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Obscura Antiques Provides an Unusual Escape from Normalcy

Obscura Antiques Provides an Unusual Escape from Normalcy

Stories3 min Read

We spoke with co-owner Mike Zohn about all things odd and eerie — and why people love it.

There’s an undeniable fascination with the morbid, strange and unusual and while we’re not quite sure why, people tend to be drawn to the things that scare them. From shirts at teen clothing stores with the word “witch” plastered all over them to faux animal skulls in nearly every home goods store, it’s safe to say that embracing your inner creep is becoming part of the mainstream. It’s about time the squares caught up — Mike Zohn, co-owner of Obscura Antiques, has been dealing in the dark and macabre for decades.

For over 20 years, Zohn and Evan Michelson have been researching, hunting down, and selling antiques and oddities to curious patrons far and wide. Between running their shop in the East Village and starring in their own hit television show, they’ve seen just about every kind of object and every kind of customer there is. From time to time, they even pack up some of their strangest items and hit the road. We caught up with them at the 19th Annual Philadelphia Tattoo Arts Convention, and there seemed no better time to ask the burning question — why do people like this stuff?

“It’s a certain look, a certain aesthetic, a certain feel,” Zohn starts, surrounded by vintage medical books graphically depicting disease, tiny specimens preserved in blocks of resin, and massive jars filled to the brim with real human bones. “When you look at something and are like ‘what is this’ and ‘why is this’ and ‘how did this get here’ and ‘where has this been’ and ‘who did this,’ it starts stirring those questions, and that's the sort of stuff we like. Some people come to the shop and say, ‘I would never want any of this in my house but I find it fascinating.’ It’s that attraction-repulsion thing. No one wants to be in a car accident, but everyone slows down to watch it, to take a look.”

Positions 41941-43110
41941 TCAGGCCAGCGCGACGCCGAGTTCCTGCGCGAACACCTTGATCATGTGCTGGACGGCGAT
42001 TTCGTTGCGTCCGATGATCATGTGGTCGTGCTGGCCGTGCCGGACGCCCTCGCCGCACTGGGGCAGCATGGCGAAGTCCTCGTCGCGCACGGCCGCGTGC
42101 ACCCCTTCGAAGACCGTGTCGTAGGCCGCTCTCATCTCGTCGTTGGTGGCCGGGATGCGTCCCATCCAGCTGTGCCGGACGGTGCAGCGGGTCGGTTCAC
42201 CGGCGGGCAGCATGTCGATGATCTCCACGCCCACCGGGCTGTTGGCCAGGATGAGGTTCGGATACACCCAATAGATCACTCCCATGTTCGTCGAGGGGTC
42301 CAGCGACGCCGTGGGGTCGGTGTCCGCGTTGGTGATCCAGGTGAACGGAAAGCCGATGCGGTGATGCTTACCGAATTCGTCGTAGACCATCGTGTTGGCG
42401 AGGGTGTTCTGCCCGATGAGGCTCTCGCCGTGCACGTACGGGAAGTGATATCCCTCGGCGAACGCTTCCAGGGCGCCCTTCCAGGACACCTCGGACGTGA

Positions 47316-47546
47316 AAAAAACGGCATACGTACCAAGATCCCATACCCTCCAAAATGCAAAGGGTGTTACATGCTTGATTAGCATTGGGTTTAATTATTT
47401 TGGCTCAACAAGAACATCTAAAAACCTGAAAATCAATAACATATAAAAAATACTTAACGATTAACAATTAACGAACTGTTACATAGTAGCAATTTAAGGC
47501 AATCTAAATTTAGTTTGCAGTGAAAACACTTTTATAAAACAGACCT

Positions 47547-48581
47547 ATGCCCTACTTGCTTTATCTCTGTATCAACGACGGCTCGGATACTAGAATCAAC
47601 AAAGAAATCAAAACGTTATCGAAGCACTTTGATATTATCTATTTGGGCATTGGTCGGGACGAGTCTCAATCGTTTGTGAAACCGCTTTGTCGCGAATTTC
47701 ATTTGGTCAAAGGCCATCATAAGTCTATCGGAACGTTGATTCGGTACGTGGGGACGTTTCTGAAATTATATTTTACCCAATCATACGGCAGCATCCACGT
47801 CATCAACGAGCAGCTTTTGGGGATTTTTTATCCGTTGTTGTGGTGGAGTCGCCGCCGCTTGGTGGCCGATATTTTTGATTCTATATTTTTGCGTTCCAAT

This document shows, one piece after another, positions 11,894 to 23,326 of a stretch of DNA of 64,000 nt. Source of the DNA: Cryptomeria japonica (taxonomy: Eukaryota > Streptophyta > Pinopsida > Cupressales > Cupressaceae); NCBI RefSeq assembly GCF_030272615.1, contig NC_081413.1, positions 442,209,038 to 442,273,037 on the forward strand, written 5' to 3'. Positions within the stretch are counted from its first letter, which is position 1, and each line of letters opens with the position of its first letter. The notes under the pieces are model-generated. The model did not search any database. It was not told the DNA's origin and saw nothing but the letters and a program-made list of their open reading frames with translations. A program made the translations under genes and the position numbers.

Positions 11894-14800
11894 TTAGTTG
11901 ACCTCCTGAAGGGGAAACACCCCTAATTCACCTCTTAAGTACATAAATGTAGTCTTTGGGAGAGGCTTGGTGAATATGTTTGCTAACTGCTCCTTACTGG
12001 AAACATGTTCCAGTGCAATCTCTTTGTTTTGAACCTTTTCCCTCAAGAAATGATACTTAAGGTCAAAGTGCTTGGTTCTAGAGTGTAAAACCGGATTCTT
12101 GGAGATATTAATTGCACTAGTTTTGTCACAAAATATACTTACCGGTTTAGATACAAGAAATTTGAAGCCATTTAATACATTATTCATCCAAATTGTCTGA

He gestures toward a table covered in antique Addams Family playing cards, a dish filled with glass eyeballs and some beautifully framed vintage funeral photography. “A rollercoaster, a horror movie, or something — you’re afraid, something in your head is like ‘no no no’ but you want to see it. It’s the contradiction, the yin and the yang, the opposites that are working together to produce this feeling that makes it fascinating.”

The folks over at Obscura are essentially doing what the circus once did. Waking up each day, surrendering to the daily routine — it can get old pretty quick. Before all of the distractions of modern technology, people looked forward to the day the circus came to town, a welcome break from the norm, a shock to the system,a “what the hell am I looking at?” moment to shake up the monotony of regular, everyday life. Thanks to Zohn and Michelson, however, this much needed escape from normalcy is now exceedingly more accessible.

“After a while, no matter what you’re doing, if you eat pizza every day, I don’t know — sometimes you want a burger,” Zohn laughs. “It’s a break from your usual, and I think a little strange and a little unusual is exciting.” 

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If you’re in NYC and haven’t stopped by Obscura Antiques & Oddities, well, you’re simply fucking up. If you’re not in the area, you’re in luck, they’re no strangers to travel. “We do horror conventions, we’re not a horror shop, but we do horror conventions,” Zohn says. “We do comic cons, tattoo conventions. It's the audience. It’s the people who like this stuff even if it's not EXACTLY what they do.” 

Obscura has also recently relaunched their website and online store to fulfill your creepiest needs no matter the distance, so head over and grab yourself some vintage embalming tools and human skulls while they’re hot.

Written bykatievidan

Southern girl living in NYC. Interests include fried chicken, heavy metal & sleeping. Tattoodo Social Media + Writer. @tattoodo

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